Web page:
I have been amazed as I grew up reading stories of inventors like Wright Brothers, Albert Einstein or Thomas Edison in last few hundred years working in their backyards or dingy offices conducting experiments to make things that changed the world. The same trend continues as we speak today, with young and passionate people who work in maker spaces, which is the modern equivalent of a garage startups, with its range of tools available to tinker with; whether with mechanical toys, electrical tools of past or multimedia tools available of the present and the future.

 

In today’s world, this spirit of tinkering is what takes certain countries to the forefront of innovation. So whether it comes to the largest market capitalization companies in the internet age like Apple, Facebook or Tesla, or the most industrial behemoths like SAP or Daimler or Bosch, they are all guided by a huge innovation streak, with some of them started in dorms or garages ending up making a big ‘dent in the universe’. So there is no doubt that tinkering has a huge value both from realizing our potential, or the “human ingenuity” and help lead a successful life by monetizing the benefits by “making things”. And this tinkering streak at its most intense in someone like Elon Musk may enable the next generation to visit Mars and make colonies there reality, beyond wildest dreams of most people. The spirit of experimenting, or “learning by doing” things rather than rote learning is also at the heart of IB philosophy.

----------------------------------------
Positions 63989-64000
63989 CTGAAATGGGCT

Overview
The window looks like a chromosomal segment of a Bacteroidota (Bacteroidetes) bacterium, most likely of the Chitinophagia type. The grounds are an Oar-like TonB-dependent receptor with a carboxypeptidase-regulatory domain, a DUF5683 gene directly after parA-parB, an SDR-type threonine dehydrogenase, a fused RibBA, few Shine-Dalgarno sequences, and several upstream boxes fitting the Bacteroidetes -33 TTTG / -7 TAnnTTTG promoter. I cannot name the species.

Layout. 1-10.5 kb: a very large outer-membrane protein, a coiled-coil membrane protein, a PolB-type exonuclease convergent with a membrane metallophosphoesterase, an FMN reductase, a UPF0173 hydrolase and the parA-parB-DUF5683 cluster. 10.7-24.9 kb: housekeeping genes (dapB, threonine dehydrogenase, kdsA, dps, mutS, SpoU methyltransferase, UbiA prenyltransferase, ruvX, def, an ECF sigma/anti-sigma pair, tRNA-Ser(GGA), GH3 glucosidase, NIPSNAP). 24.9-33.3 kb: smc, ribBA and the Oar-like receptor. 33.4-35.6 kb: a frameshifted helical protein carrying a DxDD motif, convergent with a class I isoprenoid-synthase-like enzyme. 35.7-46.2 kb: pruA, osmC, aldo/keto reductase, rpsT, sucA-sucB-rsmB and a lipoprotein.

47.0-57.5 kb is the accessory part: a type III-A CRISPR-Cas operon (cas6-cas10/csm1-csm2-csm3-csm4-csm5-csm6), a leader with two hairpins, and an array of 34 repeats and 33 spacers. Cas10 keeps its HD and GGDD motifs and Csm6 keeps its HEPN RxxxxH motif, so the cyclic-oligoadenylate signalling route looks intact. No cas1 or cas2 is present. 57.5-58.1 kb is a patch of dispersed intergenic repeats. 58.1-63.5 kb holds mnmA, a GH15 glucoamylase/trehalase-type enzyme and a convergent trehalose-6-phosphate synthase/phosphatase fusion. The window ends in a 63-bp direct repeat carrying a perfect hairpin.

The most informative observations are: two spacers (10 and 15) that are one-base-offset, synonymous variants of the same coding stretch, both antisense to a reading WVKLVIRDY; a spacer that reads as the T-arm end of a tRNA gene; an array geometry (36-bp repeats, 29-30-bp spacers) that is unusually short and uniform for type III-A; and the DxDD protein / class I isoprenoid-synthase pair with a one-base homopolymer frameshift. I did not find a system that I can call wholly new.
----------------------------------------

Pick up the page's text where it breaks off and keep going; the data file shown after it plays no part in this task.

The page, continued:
With this background, I was mighty impressed when recently I attended a couple of Maker Saturday parents’ sessions. First was on Makey-makey boards, which are quite a sensation in electronics after the scientist duo Jay Silver and Eric Rosenbaum from MIT invented it to make playing with electronics easy. I helped make a guitar and thoroughly enjoyed the experience.

The second session was making multimedia movies with green screen where we saw creativity in young children flourish with production on the likes of Disney/Pixar animated movies.

By Sanjay Phadke, MBIS Parent.